The Toyota RAV4 hasn't had an electric vehicle version since the last model went out of production in 2003, but that soon will change. After months (or years, rather) of teasing, Toyota’s finally unwrapping the : Toyota released the new RAV4 EV production version, which promises a 100-mile range, a six-hour charge time, and a price tag just under $50,000.
As we reported in late 2010, when the first prototypes were unveiled, the reincarnated RAV4 EV is a joint project of Toyota Motor Corporation and Tesla Motors, the purveyors of the electric Roadster sports car and the forthcoming Model S sedan. Tesla designed and produced the battery pack and electric powertrain, which produces a maximum of 154 horsepower, which is sent to the front wheels.
Like many other electric or range-extended electric vehicles on the market or in the pipeline today, the RAV4's performance is determined by which driving mode it's placed in. In normal mode, the RAV4 EV can accelerate from 0-60 mph in 8.6 seconds and reach a top speed of 85 mph. Interestingly, the RAV4 EV will also have a sport mode, in which the CUV will hit 60 in 7 seconds flat and go on to a top speed of 100 mph. To reinforce that sport mode will reduce the car's range (and increase its performance), the gauge cluster backlight will change from the standard blue hue to an ominous red once placed in sport mode.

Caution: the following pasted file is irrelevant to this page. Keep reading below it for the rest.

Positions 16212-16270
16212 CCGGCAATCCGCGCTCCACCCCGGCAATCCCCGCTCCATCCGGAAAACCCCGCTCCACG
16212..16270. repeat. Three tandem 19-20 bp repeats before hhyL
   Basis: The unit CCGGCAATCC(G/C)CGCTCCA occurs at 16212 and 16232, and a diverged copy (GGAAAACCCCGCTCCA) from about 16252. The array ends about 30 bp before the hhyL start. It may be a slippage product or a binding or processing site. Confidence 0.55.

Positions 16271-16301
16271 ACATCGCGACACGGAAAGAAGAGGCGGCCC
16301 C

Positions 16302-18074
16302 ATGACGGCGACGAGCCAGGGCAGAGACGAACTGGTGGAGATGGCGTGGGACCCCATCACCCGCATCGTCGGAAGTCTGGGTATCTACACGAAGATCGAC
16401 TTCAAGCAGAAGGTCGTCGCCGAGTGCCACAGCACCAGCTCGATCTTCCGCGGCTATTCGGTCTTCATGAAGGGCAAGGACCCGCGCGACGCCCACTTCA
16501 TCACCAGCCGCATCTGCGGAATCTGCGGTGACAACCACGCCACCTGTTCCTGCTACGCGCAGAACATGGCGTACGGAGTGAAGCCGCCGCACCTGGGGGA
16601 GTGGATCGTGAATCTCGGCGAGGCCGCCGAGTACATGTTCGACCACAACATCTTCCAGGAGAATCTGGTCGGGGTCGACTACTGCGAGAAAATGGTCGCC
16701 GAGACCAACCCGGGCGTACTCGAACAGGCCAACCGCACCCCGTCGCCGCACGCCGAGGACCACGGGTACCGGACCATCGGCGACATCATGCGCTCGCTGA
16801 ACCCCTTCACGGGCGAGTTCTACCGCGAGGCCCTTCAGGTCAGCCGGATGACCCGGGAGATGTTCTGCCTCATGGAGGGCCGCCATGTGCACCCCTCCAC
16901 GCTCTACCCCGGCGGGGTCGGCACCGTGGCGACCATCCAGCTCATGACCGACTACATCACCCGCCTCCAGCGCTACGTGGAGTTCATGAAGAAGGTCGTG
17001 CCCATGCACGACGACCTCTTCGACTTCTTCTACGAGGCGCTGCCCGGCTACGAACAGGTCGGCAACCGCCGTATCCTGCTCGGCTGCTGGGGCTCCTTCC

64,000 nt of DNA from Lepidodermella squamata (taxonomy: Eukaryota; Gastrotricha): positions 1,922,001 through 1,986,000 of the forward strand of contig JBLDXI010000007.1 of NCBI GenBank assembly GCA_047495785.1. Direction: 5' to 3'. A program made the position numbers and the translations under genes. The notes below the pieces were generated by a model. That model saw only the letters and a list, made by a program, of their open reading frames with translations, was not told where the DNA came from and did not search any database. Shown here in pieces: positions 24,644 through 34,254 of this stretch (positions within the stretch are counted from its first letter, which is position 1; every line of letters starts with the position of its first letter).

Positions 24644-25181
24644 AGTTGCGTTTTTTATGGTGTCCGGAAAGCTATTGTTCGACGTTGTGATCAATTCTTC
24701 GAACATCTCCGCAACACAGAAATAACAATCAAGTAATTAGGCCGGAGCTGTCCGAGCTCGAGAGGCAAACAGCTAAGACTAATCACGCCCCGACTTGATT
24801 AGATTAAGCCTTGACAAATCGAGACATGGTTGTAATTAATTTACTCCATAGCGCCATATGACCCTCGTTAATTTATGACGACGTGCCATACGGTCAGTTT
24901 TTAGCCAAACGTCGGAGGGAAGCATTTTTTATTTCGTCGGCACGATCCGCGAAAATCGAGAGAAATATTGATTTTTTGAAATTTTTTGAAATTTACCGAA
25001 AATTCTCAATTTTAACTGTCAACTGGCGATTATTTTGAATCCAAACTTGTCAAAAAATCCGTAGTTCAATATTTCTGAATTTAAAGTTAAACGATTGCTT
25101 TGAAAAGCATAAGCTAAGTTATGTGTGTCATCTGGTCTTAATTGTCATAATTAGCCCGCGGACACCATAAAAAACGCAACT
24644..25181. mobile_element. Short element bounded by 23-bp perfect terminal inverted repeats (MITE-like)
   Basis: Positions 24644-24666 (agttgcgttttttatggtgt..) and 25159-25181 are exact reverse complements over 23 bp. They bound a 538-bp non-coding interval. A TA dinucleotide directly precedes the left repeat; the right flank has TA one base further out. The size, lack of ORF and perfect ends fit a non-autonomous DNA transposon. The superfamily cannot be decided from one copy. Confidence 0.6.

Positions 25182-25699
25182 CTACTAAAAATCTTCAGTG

When the lithium-ion batteries get low, drivers can charge the car with either a 120V (Level 1) or 240V (Level 2) charging cord. Toyota estimates that the RAV4 EV will reach a full charge in six hours, which is good for about 100 miles of driving. The battery pack will be warranted for eight years of 100,000 miles.
Throughout the car, Toyota has made other changes to the stock RAV4 to reflect a higher price tag and to optimize its efficiency. The RAV4 EV has a special aerodynamic kit that reduces its coefficient of drag to 0.30, and the headlights are a LED daytime running light/low-beam LED/high-beam halogen setup. Inside, the front seats are heated and upholstered in a new Neutron fabric, while the dashboard features an eight-inch touch screen interface with Toyota’s Entune infotainment suite.
The 2012 RAV4 EV will go on sale late this summer in California (Toyota will initially sell the cars only in Sacramento, San Francisco, Los Angeles, and San Diego) before it is rolled out in other markets across the U.S. The company expects to sell 2600 units over the span of three years at roughly $49,800 each.
Toyota is keen to point out that the RAV4 EV is the only electric sport-utility vehicle on the market, which is mostly true. But in an ironic twist, the next all-electric SUV coming down the pipeline is the Model X, the vertical-door SUV concept created by…Tesla.